So what exactly is it?
Ransomware is a type of malware that accesses your files, locks and encrypts them and then forces victims to pay a ransom to get those files back. Users typically become victims when they click on an attachment or link that appears legitimate, such as an invoice or electronic fax, but which actually contains the ransomware code. Think of it as the "digital kidnapping" of your most valuable data – from personal photos and memories to client information, financial records and intellectual property. Consumers, hospitals, school districts, state and local governments, law enforcement agencies, small businesses and large businesses are all potential ransomware targets.
"As cybercriminals become more cunning and sophisticated, we must become more vigilant about basic digital hygiene and protecting our data and devices – including smartphones and tablets. There are simple things everyone can do like keeping all software updated, turning on two-factor authentication, backing up data in the cloud or other removable media and making strong passwords," said Michael Kaiser, executive director of the National Cyber Security Alliance (NCSA).
Email and social posts and even texts remain the primary ways cybercriminals are infiltrating computer networks. Therefore, NCSA strongly urges all Internet users to be very cautious about clicking on any sort of link or attachment that looks suspicious.
Cybersecurity is about resisting and preventing attacks and also being able to recover as quickly as possible after a cyber incident. In the case of ransomware, having a back up that can restore an impacted system is a primary defense as well as a pathway to resuming normal operations as soon as possible.
We can help protect ourselves against ransomware and other malicious attacks by following these STOP. THINK. CONNECT. tips:
Keep all machines clean. Immediately update all software on every Internet-connected device. All critical software including PCs and mobile operating systems, security software and other frequently used software and apps should be running the most current versions.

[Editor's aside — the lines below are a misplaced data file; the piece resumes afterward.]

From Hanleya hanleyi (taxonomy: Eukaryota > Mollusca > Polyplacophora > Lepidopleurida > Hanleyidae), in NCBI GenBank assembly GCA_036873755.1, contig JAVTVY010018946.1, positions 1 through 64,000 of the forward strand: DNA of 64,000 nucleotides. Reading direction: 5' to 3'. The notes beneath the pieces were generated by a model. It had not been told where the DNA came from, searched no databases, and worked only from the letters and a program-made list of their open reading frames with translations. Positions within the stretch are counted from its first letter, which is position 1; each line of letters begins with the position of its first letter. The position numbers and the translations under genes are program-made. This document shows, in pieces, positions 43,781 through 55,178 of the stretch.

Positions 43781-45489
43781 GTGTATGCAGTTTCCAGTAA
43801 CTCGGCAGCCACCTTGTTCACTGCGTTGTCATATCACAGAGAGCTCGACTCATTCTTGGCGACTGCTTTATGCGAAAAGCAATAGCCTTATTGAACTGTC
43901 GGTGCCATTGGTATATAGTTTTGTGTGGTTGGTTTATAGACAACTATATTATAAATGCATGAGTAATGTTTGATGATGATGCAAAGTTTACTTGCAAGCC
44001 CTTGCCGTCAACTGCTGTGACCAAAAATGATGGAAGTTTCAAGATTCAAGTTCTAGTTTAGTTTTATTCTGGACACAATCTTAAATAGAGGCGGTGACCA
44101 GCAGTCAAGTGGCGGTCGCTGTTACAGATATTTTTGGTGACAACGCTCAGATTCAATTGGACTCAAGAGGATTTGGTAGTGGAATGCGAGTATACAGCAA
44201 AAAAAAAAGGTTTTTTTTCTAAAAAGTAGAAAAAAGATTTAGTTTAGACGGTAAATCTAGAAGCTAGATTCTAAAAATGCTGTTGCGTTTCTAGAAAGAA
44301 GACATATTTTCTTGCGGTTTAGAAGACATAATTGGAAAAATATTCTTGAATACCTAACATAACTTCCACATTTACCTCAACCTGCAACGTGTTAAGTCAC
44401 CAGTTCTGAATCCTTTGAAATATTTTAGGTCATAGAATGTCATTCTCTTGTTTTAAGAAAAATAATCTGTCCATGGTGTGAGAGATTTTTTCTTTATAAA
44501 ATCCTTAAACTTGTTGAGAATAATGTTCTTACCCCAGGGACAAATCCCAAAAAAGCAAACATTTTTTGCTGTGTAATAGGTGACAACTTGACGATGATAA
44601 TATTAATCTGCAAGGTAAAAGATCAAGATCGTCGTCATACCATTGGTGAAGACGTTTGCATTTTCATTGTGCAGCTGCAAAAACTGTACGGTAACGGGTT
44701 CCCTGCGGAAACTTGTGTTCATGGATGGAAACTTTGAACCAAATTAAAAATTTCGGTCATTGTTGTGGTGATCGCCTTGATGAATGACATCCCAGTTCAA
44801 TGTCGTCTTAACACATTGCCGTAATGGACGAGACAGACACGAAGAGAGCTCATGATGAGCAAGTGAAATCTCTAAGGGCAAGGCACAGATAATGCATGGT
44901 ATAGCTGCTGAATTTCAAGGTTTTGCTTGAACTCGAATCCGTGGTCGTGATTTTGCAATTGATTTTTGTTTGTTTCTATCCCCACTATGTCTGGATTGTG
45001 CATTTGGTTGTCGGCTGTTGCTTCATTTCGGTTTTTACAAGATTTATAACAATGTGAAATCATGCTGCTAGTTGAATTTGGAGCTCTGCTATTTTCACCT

Get two steps ahead and protect core accounts such as email, financial services and social networks with two-factor authentication (also known as two-step verification or multi-factor authentication). Two-step authentication requires a second step, such as a text message to a phone or the swipe of a finger to be used in addition to a password to log on to an account. Visit stopthinkconnect.org/2stepsahead to learn more and view a list of the websites that offer two-factor authentication.
Back it up: Make sure you have a recent and securely stored back up of all critical data.
Make better passwords: A strong password is a sentence that is at least 12 characters long. Focus on positive sentences or phrases that you like to think about and are easy to remember.
When in doubt, throw it out: Links in email, tweets, posts and online advertising are often how cybercriminals try to steal your personal information. Even if you know the source, if something looks suspicious, delete it.
Plug & scan: USBs and other external devices can be infected by viruses and malware. Use your security software to scan them.
To learn more about ransomware and malware and how to protect yourself, visit:
National Cyber Security Alliance: staysafeonline.org
Microsoft Malware Protection Center
FBI Ransomware Brochure
Symantec: Ransomware Do's and Don't's
If you receive a suspicious email that uses Maple City Savings Bank's name, forward it to us immediately at email@example.com.